- Strong DCF coverage ratios; no material differences between reported and sustainable DCF.
- Growth in DCF per unit exceeding growth in distributions.
- Has not issued additional partnership units in over 3 years.
- Favorable structure: no IDRs, low leverage.
- Premium price vs. other MLPs justified.
This article supplements, and should be read in conjunction with, my preliminary review of 4Q13 results reported by Magellan Midstream Partners, L.P. (NYSE:MMP). It evaluates the sustainability of MMP's Distributable Cash Flow ("DCF") and assesses whether MMP is financing its distributions via issuance of new units or debt. MMP's definition of DCF is presented in an article titled "Distributable Cash Flow". The article also provides definitions used by other master limited partnerships ("MLPs").
MMP's reported DCF for 2013 was $670 million ($2.95 per unit), up $30 million from management's guidance for 2013 and up from $540 million ($2.38 per unit) in 2012. Growth in DCF per unit has exceeded growth in distributions, as shown in Table 1 below:
However, reported DCF may differ from sustainable DCF for a variety of reasons. These are reviewed in an article titled "Estimating sustainable DCF-why and how". Applying the method described there to MMP's results generates the comparison between reported and sustainable DCF presented in Table 2 below:
Table 2 indicates the differences between reported and sustainable DCF in the periods under review are not material.
MMP's strong coverage ratios are shown in Table 3:
MMP's 4Q13 DCF and coverage ratios were boosted by significant butane blending on which MMP enjoys strong margins, and by the ramp up of the Longhorn crude oil pipeline.
Table 4 below presents a simplified cash flow statement that nets certain items (e.g., acquisitions against dispositions, debt incurred vs. repaid) and separates cash generation from cash consumption in order to get a clear picture of how distributions have been funded.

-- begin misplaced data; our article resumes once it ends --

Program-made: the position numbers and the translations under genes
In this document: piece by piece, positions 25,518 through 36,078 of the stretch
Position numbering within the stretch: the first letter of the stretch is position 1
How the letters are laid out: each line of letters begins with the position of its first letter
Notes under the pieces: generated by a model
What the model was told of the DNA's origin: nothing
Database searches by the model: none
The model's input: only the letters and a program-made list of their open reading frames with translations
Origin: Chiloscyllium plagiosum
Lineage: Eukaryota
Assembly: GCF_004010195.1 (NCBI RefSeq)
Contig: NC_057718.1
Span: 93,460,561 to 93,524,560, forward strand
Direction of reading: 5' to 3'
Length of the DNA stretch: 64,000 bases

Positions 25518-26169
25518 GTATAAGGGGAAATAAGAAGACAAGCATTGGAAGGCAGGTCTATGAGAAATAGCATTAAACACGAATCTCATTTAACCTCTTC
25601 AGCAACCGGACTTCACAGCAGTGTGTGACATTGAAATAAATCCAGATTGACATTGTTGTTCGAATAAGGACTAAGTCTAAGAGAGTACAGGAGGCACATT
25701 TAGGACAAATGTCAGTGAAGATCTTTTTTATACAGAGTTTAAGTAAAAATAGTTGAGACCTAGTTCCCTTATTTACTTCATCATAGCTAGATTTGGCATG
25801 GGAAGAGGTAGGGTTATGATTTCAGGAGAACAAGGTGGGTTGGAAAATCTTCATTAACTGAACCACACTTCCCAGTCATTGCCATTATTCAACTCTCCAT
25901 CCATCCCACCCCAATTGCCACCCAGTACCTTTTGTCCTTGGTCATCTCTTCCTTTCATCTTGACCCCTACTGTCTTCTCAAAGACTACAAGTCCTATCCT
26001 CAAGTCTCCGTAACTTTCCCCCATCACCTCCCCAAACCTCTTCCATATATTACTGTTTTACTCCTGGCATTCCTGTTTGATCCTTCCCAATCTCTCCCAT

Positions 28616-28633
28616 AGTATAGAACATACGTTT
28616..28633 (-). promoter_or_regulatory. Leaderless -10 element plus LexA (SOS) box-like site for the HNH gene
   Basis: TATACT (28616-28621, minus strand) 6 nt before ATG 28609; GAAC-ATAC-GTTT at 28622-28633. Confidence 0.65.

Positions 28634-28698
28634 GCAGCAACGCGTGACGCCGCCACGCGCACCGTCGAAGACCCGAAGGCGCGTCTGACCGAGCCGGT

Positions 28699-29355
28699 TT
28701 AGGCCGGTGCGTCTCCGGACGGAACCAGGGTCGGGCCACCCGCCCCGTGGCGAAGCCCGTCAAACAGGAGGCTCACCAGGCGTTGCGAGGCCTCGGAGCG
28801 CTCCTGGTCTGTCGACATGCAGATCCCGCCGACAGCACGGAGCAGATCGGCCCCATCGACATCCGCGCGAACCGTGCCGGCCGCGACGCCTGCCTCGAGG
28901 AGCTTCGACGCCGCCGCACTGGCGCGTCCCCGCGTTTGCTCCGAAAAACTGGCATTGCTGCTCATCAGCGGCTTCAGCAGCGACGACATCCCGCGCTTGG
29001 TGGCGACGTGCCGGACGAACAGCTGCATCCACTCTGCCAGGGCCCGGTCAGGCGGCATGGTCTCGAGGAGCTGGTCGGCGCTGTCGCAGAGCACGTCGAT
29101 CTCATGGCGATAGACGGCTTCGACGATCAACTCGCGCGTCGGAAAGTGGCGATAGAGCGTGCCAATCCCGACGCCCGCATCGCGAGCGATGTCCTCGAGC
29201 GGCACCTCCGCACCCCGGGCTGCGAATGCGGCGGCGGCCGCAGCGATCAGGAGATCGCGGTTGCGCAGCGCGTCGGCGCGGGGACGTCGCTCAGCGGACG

Simplified Sources and Uses of Funds
Net cash from operations, less maintenance capital expenditures, exceeded distributions by $221 million in 2013 and by $177 million in 2012. In the periods under review MMP did not issue equity and clearly is not using cash raised from issuance of debt to fund distributions. On the contrary, the excess cash generated constitutes a significant source of capital for MMP and enables it to reduce reliance on the issuance of additional partnership units that dilute existing holders, or issuance of debt to fund expansion projects.
Of these expansion projects, Longhorn (the conversion of a large portion of the partnership's Houston-to-El Paso pipeline to crude oil service) is of particular note. At $375 million, it is the largest organic growth project ever undertaken by MMP. The reversed pipeline system transports crude oil from Crane, Texas, to refiners or third-party pipelines in Houston and Texas City, Texas. Deliveries of crude oil began in mid-April 2013 and averaged 185,000 barrels per day in 4Q13. Overall, Longhorn generated ~$73 million of incremental revenues in 2013. Its capacity is 90% subscribed (10% of capacity is set aside for spot shippers). MMP plans to expand the capacity of the Longhorn pipeline by 50,000 barrels per day, all fully subscribed. Subject to regulatory approval, the operating capacity of the Longhorn pipeline is expected to reach 275,000 barrels per day by mid-2014.